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Solent University (Southampton)

Renewable Energy Engineering

UCAS Code: HH80

Bachelor of Engineering (with Honours) - BEng (Hon)

Entry requirements


UCAS Tariff

112

From a minimum 2 A Levels with a minimum of 2 relevant subjects with Maths studied at AS Level or higher. We welcome applicants from a diverse range of backgrounds. Applicants who are not in possession of the minimum entry requirements but are able to demonstrate enthusiasm and motivation will be considered on an individual basis and may be admitted subject to satisfactory interview / and or portfolio. Please contact for further details.

100%
Applicants receiving offers

About this course


Course option

3years

Full-time | 2018

Subject

Chemical, process and energy engineering

Energy is now a very valuable resource. Shifts in world attitudes to the use of fossil fuels driven by global warming and climate change has meant a change in emphasis to renewable sources of energy. In conjunction, there is a far greater effort to measure the energy efficiency of systems, products and buildings to ensure that operational costs are minimised and both environmental and financial savings are maximised.Clean power generation is only part of the challenge - the engineering industry is facing an additional challenge to maximise the efficient use of energy whilst reducing reliance on fossil fuels. Government strategy and climate change action have meant that energy is more valued than ever.This course aims to provide well-trained graduates with the skills and knowledge to work towards addressing these issues. Using a mix of classroom and specialist laboratory facilities, this course will give you a strong grounding in science and engineering theory, with an emphasis on renewable power generation methods, environmental impact, and the efficient use of energy in engineering and technology.The first year is shared with all of our engineering degrees, giving you the opportunity to develop sound underpinning science and engineering skills in mathematics, mechanics, electrics, manufacturing, CAD and design processes, and professional skills. The second and third years of the course enable you to explore concepts in renewable energy, distribution of energy, and the efficient use of energy in engineering systems. This is complemented by additional work on the lightweight structures used in renewable energy technology and vehicle technology.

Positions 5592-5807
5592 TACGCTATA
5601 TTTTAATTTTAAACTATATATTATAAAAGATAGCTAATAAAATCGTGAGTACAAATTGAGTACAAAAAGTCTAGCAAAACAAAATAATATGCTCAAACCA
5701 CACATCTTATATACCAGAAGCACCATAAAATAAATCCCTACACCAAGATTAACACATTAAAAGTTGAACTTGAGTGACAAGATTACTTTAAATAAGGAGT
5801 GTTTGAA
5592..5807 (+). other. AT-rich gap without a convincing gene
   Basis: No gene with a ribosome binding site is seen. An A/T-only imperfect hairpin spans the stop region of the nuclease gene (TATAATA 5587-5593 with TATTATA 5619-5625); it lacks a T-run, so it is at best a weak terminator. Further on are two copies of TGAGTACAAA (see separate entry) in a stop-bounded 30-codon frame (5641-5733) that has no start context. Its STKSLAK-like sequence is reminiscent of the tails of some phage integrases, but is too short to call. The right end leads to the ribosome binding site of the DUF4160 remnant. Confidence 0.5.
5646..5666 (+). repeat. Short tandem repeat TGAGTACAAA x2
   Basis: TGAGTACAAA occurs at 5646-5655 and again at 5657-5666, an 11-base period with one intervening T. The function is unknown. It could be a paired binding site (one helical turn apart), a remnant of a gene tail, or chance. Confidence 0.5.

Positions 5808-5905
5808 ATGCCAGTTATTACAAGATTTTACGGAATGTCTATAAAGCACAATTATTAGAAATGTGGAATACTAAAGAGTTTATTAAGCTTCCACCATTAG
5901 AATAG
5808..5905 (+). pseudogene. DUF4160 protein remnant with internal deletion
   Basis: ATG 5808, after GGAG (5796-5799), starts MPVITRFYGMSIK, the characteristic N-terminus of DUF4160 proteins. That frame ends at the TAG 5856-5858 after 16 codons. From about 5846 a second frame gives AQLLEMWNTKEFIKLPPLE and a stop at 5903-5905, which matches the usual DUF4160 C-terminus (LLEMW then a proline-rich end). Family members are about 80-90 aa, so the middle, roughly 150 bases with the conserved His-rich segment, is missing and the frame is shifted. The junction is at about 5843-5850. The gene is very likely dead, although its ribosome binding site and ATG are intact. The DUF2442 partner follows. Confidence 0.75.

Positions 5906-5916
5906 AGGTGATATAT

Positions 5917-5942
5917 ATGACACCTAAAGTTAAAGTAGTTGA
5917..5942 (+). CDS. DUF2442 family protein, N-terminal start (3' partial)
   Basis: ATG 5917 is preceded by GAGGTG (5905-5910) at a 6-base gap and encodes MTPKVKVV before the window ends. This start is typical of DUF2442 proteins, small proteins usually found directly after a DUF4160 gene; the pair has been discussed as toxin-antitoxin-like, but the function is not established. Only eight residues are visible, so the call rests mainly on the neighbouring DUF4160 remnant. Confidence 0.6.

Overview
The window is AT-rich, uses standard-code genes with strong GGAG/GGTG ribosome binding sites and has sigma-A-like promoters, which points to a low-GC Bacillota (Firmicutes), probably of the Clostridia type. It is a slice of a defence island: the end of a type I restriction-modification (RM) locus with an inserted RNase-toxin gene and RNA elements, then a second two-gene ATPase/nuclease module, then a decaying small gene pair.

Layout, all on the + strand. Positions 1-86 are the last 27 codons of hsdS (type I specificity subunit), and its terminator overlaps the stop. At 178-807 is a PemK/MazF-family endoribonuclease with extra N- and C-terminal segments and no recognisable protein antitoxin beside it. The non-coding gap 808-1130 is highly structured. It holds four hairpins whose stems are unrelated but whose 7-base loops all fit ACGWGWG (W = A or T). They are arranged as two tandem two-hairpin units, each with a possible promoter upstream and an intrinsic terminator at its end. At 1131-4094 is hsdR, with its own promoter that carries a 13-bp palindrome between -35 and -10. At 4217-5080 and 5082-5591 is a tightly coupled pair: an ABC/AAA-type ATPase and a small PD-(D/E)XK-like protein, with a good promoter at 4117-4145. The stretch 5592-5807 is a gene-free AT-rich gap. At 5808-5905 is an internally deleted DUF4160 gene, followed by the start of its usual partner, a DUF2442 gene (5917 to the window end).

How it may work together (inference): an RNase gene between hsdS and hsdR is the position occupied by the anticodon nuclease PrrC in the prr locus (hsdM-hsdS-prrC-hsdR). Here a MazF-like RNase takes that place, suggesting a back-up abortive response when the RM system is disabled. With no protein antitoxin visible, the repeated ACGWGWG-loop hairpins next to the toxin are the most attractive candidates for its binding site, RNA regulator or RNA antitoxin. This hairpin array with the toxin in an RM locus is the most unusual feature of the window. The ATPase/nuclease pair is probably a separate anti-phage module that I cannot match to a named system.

Modules

Core units:*Applied Mathematics*CAD and the Design Process*Mechanical Principles*Manufacturing Principles*Electrical Principles*Professional and Study Skills*Year two:*Core units*Applied Mathematics for Engineering*Automation and Control*Environment and Environmental Impact*Wave and Tidal Energy Systems*Solar and Wind Energy System*Year three:*Core units:*Power Storage and Distribution*Composite and Floating Structures*Eco-Vehicle Dynamics*Project

Tuition fees

Select where you currently live to see what you'll pay:

Channel Islands
£9,250
per year
England
£9,250
per year
EU
£9,250
per year
International
£12,500
per year
Northern Ireland
£9,250
per year
Scotland
£9,250
per year
Wales
£9,250
per year

Extra funding

Southampton Solent University offers a range of bursaries and scholarships that provide financial assistance or waive fees for tuition or accommodation. Each bursary or scholarship has specific eligibility criteria. Check out our bursaries and scholarships pages to find out more.

The Uni


Course location:

Solent University (Southampton)

Department:

Maritime, Science and Engineering School

TEF rating:

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What students say


We've crunched the numbers to see if overall student satisfaction here is high, medium or low compared to students studying this subject(s) at other universities.

72%
med
Chemical, process and energy engineering

How do students rate their degree experience?

The stats below relate to the general subject area/s at this university, not this specific course. We show this where there isn’t enough data about the course, or where this is the most detailed info available to us.

Engineering

Teaching and learning

89%
Staff make the subject interesting
97%
Staff are good at explaining things
87%
Ideas and concepts are explored in-depth
90%
Opportunities to apply what I've learned

Assessment and feedback

Feedback on work has been timely
Feedback on work has been helpful
Staff are contactable when needed
Good advice available when making study choices

Resources and organisation

92%
Library resources
92%
IT resources
92%
Course specific equipment and facilities
43%
Course is well organised and has run smoothly

Student voice

Staff value students' opinions
Feel part of a community on my course

Who studies this subject and how do they get on?

80%
UK students
20%
International students
92%
Male students
8%
Female students
73%
2:1 or above
3%
Drop out rate

Most popular A-Levels studied (and grade achieved)

D
C
D

After graduation